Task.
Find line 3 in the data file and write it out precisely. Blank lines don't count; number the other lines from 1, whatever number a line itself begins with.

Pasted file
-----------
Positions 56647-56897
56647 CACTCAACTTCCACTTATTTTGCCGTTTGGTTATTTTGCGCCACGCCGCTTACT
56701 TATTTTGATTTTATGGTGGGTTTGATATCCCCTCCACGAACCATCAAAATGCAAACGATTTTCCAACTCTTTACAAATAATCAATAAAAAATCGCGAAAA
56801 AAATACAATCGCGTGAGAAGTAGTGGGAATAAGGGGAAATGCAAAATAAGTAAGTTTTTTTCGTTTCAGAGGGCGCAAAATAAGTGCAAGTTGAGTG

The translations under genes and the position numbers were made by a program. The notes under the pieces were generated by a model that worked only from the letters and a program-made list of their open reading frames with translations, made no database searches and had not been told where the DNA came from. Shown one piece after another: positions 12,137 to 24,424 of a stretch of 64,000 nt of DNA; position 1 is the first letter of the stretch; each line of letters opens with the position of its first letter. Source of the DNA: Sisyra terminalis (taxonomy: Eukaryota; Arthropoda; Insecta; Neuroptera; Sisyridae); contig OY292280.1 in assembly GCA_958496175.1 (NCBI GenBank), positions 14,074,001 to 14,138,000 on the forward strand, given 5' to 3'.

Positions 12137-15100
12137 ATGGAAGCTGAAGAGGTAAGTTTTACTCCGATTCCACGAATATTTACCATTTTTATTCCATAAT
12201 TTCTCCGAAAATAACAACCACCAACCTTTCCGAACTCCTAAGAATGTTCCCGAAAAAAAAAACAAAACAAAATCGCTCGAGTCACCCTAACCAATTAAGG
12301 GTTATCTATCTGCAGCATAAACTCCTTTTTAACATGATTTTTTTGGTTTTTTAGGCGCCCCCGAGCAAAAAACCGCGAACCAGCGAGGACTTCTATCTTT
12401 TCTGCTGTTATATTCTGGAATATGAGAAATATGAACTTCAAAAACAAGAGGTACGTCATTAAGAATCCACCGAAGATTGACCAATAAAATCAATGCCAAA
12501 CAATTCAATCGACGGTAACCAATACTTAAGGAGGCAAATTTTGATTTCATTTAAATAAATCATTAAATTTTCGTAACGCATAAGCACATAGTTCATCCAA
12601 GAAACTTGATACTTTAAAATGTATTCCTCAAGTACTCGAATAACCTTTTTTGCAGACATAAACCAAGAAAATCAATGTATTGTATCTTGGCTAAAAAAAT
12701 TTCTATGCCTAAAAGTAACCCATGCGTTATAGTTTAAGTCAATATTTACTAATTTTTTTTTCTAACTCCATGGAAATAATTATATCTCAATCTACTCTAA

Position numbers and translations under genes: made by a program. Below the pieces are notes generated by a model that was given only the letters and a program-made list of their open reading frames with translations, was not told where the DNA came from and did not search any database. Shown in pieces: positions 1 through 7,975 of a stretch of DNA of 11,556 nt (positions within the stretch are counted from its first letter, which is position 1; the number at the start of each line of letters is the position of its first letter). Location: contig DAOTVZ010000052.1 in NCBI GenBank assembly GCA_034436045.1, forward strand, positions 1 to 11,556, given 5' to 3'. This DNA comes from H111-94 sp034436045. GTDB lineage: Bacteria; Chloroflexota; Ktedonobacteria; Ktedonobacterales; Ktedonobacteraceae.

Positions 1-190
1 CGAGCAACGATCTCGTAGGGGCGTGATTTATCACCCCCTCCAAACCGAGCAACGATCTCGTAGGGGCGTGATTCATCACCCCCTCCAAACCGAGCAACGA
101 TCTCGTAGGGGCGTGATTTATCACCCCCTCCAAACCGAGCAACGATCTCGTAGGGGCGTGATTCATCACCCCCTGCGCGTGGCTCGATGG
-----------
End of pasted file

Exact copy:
56701 TATTTTGATTTTATGGTGGGTTTGATATCCCCTCCACGAACCATCAAAATGCAAACGATTTTCCAACTCTTTACAAATAATCAATAAAAAATCGCGAAAA